Horace Walpole [1825]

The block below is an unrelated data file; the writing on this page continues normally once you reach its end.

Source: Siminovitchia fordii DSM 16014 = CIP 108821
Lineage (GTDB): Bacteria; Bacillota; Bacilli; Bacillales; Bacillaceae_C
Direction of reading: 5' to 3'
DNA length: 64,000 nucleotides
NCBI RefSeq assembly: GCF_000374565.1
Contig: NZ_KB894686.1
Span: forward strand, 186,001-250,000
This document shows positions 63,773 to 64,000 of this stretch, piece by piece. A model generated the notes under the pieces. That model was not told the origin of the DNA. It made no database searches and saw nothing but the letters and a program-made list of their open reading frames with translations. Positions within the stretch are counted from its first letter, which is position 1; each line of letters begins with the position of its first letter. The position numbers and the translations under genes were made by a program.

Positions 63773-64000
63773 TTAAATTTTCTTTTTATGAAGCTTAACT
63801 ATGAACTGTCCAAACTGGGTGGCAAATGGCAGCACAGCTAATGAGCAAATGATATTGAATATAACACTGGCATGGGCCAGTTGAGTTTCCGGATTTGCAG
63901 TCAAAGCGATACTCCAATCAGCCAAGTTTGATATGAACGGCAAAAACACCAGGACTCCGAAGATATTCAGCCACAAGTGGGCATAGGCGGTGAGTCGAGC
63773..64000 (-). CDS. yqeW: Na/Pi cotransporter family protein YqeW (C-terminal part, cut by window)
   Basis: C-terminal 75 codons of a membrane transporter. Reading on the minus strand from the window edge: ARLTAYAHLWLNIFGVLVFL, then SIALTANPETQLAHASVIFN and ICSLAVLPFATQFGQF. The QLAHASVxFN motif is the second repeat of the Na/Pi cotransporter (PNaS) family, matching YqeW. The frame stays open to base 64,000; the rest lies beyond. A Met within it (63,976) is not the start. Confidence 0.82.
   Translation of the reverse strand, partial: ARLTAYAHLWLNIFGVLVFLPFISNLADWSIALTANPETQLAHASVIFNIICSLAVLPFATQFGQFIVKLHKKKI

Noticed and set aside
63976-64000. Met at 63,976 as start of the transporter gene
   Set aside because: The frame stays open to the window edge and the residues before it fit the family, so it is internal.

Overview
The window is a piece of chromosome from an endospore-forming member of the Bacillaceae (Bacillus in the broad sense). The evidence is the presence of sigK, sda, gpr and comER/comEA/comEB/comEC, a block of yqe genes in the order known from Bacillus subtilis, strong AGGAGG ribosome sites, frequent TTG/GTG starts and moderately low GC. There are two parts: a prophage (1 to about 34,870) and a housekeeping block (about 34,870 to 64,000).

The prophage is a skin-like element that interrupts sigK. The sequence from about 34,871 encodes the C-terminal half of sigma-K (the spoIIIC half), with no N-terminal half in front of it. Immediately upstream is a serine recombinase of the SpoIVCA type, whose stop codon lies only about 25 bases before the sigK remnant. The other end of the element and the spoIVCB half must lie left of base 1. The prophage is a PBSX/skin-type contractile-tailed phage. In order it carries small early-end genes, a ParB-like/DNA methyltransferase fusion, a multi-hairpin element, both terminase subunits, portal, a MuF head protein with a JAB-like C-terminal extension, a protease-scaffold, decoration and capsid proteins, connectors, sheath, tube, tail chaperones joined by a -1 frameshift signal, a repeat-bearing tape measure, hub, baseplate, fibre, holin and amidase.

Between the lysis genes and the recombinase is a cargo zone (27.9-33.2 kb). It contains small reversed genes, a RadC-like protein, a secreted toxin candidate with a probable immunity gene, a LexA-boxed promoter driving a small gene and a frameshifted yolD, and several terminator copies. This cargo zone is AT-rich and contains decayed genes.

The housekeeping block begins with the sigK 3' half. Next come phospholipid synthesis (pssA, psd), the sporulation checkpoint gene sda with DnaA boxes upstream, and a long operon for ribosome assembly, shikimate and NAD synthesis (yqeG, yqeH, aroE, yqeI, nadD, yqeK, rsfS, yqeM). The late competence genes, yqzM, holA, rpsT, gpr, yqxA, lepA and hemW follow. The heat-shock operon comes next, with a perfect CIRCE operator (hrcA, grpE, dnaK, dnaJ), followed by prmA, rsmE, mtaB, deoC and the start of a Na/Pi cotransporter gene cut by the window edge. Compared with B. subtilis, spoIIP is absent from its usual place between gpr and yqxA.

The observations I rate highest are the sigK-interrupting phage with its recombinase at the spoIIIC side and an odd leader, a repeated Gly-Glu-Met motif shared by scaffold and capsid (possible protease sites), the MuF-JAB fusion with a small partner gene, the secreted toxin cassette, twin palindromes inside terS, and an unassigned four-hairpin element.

I prefer portraits, really interesting, not only to landscape painting, but to history. A landscape is, we will say, an exquisite distribution of wood and water, and buildings. It is excellent–we pass on, and it leaves not one trace in the memory. In historical painting there may be sublime deception–but it not only always falls short of the idea, but is always false; that is, has the greatest blemish incidental to history. It is commonly false in the costume; generally in the portraits; always in the grouping and attitudes, which the painter, if not present, cannot possibly delineate as they really were. Call it fabulous painting, and I have no objection.–But a real portrait we know is truth itself: and it calls up so many collateral ideas, as to fill an intelligent mind more than any other species. – Walpoliana

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